A recent advertisement in Training Magazine connected with an observation I made while facilitating a two day administrators conference for an urban school district. The ad was titled “When Technical Skills Aren’t Enough:6 Critical Skills Your Employees Need Today.”
ESI International states, “Current business realities such as outsourcing, mergers, and the need to align technology with business goals are placing additional demands on today’s technology workers—and on the training departments responsible for developing their skills.” ESI suggest six skill sets are critical:
1. Business Acumen
2. Communication and Interpersonal Skills
3. Critical Thinking and Problem Solving
4. Coaching and Mentoring
5. Managing Change
6. Financial Acumen
In other words, technical skills were insufficient for success. If I replaced the word business and finance in ECI’s list with the words curriculum and assessment, the list of skills will fit for educators as well.
On the second day of the administrators’ conference I was facilitating table group conversations (5-8 administrators) with about 100 in attendance. I had asked that participants individually to answer the following question and then share responses.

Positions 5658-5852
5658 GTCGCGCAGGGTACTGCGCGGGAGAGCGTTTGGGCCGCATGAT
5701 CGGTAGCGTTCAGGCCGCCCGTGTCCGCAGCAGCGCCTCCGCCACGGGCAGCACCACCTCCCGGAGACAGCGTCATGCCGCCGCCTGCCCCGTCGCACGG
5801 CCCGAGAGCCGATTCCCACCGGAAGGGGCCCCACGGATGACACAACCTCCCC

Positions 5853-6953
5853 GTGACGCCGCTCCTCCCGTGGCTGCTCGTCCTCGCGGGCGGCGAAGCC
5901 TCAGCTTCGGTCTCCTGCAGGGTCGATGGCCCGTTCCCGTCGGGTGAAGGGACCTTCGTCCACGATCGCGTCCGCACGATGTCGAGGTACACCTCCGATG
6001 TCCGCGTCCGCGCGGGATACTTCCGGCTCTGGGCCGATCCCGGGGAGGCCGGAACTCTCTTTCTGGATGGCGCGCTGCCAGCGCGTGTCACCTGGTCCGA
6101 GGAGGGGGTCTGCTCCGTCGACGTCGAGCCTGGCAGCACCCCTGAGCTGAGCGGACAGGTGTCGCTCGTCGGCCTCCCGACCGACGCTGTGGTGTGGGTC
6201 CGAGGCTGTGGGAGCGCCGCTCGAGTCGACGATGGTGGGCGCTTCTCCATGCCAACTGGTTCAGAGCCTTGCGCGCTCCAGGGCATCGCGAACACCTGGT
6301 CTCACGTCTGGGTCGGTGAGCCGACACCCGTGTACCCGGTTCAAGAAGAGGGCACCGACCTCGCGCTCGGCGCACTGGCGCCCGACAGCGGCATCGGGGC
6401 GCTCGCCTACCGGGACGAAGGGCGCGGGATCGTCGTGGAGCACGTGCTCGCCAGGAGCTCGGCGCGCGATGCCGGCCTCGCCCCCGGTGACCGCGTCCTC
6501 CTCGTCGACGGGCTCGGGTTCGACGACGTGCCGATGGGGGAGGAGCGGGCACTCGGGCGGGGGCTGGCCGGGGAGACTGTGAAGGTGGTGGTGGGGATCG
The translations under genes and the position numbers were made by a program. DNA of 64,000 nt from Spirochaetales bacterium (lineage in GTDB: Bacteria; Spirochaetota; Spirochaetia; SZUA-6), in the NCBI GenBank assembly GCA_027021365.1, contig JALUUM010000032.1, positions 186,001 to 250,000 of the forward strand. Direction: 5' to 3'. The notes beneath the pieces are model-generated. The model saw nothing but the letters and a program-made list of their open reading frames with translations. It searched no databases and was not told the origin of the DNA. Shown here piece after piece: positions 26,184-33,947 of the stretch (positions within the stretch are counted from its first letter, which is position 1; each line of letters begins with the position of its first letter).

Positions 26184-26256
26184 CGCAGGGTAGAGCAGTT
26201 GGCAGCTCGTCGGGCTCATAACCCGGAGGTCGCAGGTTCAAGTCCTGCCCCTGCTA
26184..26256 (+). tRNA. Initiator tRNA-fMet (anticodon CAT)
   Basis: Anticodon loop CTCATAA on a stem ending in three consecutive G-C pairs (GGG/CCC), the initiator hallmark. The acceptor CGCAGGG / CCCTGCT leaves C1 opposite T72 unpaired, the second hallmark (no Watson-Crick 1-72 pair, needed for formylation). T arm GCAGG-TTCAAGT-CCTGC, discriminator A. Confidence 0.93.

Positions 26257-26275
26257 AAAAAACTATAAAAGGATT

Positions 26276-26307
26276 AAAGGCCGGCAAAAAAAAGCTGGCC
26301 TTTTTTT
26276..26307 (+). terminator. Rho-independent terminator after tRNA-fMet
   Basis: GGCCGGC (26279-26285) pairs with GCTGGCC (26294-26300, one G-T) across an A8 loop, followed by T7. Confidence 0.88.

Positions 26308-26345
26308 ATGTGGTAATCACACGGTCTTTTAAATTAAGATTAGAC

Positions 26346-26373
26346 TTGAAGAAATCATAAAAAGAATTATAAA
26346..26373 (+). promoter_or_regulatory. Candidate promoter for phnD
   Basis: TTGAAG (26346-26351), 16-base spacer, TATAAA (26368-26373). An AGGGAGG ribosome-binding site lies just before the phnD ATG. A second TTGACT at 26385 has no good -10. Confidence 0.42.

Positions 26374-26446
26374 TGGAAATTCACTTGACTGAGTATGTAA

“What three changes in teacher behavior would have the greatest positive impact on student achievement?”
As I walked around and watched individuals record their thoughts, I noticed that many had written “raised expectations for students”. I interrupted the group and commented that raised expectations wasn’t a behavior… more an attitude or belief. If teachers had higher expectations, how would they behave?
The list they generated contained statements like:
-Build relationships with students
-Know students better
-Encourage and Motivate Learners
-Make Learning Relevant
I then asked the group how much professional development and staff meeting time had recently been dedicated to these behaviors.
Is there a gap between skills teachers need and the focus of professional development? Do principals’ observations of teachers’ needs match district level staff development activities? Are principals dedicating faculty meeting time to the issues identified in observations? Are there “soft skills” that are being overlooked in favor of “technical skills” for teachers?
PLS is currently assisting a school district in designing and implementing an instructional coaching program. Our first set of meetings and trainings are bringing coaches and administrators together to reach consensus around what is NOW observable in teaching and learning and what is the desired outcome or change in teaching and learning that they want their coaching to produce. This agreement is critical to focusing the coaches’ work.
Are teacher communication and relationship skills receiving sufficient focus in your professional development program?